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Wed, Apr

Afghanistan Observes Earth Day 2015

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earth-daySpeaking at a 2015 Earth Day event in Kabul on Wednesday, Chief Executive Abdullah Abdullah said increasing air pollution, soil and groundwater contamination and broader environmental degradation in Afghanistan has made it incumbent upon the national unity government to make environmental protection a major priority.

"Starting this upcoming year, no government institution will be able to implement projects without considering the environmental impact, and all the projects will be implemented based on their priority," Chief Executive Abdullah said on Wednesday.

Earth Day began in the United States in 1970, and has since become a global phenomenon, growing in significance as the worldwide threat of global warming has emerged and the effects of human-accelerated climate change intensify. The annual celebration is intended to call attention to the fragility, but also the importance, of Earth's natural environment.

In Afghanistan, religion, security, economics and ethnic-politics dominate the public policy sphere. Many have been willing to sacrifice environmental concerns in the name of military strategy and economic development over the years.

Despite Abdullah's call-to-arms for greater environmental protection in Afghanistan, the country's National Environmental Protection Agency has said that they lack the development budget they need to purchase even just the equipment required for measuring pollutants, the very first step toward protection and preservation.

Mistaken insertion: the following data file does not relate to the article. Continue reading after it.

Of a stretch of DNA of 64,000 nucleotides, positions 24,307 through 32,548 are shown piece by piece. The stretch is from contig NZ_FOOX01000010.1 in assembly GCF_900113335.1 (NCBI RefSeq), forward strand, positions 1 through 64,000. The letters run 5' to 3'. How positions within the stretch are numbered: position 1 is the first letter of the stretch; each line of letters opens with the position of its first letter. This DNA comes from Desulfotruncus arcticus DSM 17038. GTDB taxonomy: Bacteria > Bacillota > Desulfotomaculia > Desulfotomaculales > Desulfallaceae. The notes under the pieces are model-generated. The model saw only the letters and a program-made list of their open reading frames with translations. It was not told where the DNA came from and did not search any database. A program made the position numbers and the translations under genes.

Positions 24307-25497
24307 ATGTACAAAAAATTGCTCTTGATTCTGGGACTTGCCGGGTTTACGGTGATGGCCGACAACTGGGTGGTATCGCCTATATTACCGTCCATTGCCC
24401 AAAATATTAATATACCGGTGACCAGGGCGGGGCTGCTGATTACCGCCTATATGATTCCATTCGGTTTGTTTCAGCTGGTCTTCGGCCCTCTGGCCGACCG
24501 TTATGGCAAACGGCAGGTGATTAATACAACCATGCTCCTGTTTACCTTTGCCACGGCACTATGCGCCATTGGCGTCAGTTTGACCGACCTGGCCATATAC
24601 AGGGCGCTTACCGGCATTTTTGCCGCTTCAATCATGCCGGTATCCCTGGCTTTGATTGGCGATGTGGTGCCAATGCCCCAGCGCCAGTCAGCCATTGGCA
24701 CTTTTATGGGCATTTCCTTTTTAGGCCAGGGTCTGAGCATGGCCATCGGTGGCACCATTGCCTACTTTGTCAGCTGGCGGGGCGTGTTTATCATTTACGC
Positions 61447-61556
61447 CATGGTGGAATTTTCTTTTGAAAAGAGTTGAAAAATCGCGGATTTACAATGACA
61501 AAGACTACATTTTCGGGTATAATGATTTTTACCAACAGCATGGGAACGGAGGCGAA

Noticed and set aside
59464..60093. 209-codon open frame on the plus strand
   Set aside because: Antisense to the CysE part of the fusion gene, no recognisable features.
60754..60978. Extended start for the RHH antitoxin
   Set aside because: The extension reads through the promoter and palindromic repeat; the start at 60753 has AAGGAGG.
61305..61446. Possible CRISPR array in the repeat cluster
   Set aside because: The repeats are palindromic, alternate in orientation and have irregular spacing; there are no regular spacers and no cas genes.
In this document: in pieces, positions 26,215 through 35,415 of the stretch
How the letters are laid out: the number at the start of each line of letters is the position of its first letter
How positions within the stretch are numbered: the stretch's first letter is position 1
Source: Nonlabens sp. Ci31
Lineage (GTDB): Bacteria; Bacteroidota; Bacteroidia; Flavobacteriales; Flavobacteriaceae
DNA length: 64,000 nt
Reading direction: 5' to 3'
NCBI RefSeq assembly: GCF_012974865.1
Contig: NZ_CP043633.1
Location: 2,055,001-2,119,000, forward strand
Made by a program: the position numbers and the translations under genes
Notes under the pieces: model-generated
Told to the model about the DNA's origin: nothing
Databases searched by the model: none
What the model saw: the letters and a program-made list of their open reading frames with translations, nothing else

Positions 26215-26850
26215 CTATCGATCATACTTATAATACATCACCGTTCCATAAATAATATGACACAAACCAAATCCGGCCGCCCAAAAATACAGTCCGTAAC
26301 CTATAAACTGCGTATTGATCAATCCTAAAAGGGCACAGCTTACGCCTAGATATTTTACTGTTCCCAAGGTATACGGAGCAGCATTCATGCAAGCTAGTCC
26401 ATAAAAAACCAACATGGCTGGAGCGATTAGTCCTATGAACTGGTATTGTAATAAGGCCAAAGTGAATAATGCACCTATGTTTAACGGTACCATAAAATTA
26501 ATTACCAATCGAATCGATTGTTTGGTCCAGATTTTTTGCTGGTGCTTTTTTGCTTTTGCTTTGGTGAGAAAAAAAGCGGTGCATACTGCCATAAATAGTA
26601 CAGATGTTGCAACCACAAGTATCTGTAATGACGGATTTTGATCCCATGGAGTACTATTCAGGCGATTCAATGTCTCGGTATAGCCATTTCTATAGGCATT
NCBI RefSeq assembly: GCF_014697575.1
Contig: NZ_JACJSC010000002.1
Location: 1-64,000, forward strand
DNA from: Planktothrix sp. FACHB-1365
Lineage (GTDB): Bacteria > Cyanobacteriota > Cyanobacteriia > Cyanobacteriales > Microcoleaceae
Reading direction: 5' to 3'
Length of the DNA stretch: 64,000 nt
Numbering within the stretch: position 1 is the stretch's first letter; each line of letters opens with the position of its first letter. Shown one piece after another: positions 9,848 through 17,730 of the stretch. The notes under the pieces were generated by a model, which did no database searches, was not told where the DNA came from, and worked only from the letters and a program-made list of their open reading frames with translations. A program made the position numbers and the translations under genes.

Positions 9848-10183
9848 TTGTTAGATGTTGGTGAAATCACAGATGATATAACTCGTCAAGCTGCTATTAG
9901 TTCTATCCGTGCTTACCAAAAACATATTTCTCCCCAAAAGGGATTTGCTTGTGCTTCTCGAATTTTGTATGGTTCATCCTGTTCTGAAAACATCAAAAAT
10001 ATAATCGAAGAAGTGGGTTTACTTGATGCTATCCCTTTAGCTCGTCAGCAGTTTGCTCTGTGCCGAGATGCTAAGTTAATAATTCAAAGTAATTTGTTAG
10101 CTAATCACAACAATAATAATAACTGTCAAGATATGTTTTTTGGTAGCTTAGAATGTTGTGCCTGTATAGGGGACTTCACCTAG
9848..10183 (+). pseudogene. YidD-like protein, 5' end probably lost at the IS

"This year over $200,000 was allocated for us in order to purchase laboratories for measuring air pollution, but the fund still has not been transferred to our accounts," agency Chairman Ezzatullah Seddiqqi told TOLOnews. "That is why we don't have the funds to purchase the technologies."

At the moment, Afghanistan's natural resources are perhaps the greatest source of environmental degradation in country. Deforestation, land-grabbing for mining and agriculture, improper waste disposal and the spread of unregulated industrial chemicals in soil and through the air are among the major problems environmental experts have identified in Afghanistan's cities and rural communities.

"Today, our natural resources are being looted, and the government has not done anything to prevent it," Kabul University Professor Muhammad Jan told TOLOnews. "I remember that they had ordered a few years back to stop the export of timber from Kunar, but this still has not stopped."

According to environmentalists, Afghanistan is currently on the brown list of countries in the world, with green being the most environmentally friendly, in result of the deforestation of two of the country's largest forests. Yet air pollution is perhaps the more widely noticed issue, as it is a blight that plagues most of Afghanistan's major cities.